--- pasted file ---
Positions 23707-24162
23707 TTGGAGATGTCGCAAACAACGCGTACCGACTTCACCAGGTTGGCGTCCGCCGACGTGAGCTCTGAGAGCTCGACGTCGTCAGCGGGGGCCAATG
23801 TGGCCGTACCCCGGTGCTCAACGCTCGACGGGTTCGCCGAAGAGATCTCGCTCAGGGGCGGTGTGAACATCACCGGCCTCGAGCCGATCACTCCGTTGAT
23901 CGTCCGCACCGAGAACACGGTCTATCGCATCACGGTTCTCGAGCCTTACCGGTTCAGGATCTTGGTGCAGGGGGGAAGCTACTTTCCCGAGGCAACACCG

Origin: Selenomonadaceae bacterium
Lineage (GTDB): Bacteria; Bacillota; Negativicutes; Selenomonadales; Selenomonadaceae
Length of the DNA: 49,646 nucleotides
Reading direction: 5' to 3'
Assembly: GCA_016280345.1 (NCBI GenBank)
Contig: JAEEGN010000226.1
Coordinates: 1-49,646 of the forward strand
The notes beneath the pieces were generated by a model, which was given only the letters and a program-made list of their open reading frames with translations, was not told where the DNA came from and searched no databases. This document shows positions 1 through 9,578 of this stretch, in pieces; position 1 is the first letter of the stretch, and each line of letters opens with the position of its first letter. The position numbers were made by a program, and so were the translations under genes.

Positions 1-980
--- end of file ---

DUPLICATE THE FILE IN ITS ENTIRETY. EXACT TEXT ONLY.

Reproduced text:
Positions 23707-24162
23707 TTGGAGATGTCGCAAACAACGCGTACCGACTTCACCAGGTTGGCGTCCGCCGACGTGAGCTCTGAGAGCTCGACGTCGTCAGCGGGGGCCAATG
23801 TGGCCGTACCCCGGTGCTCAACGCTCGACGGGTTCGCCGAAGAGATCTCGCTCAGGGGCGGTGTGAACATCACCGGCCTCGAGCCGATCACTCCGTTGAT
23901 CGTCCGCACCGAGAACACGGTCTATCGCATCACGGTTCTCGAGCCTTACCGGTTCAGGATCTTGGTGCAGGGGGGAAGCTACTTTCCCGAGGCAACACCG

Origin: Selenomonadaceae bacterium
Lineage (GTDB): Bacteria; Bacillota; Negativicutes; Selenomonadales; Selenomonadaceae
Length of the DNA: 49,646 nucleotides
Reading direction: 5' to 3'
Assembly: GCA_016280345.1 (NCBI GenBank)
Contig: JAEEGN010000226.1
Coordinates: 1-49,646 of the forward strand
The notes beneath the pieces were generated by a model, which was given only the letters and a program-made list of their open reading frames with translations, was not told where the DNA came from and searched no databases. This document shows positions 1 through 9,578 of this stretch, in pieces; position 1 is the first letter of the stretch, and each line of letters opens with the position of its first letter. The position numbers were made by a program, and so were the translations under genes.

Positions 1-980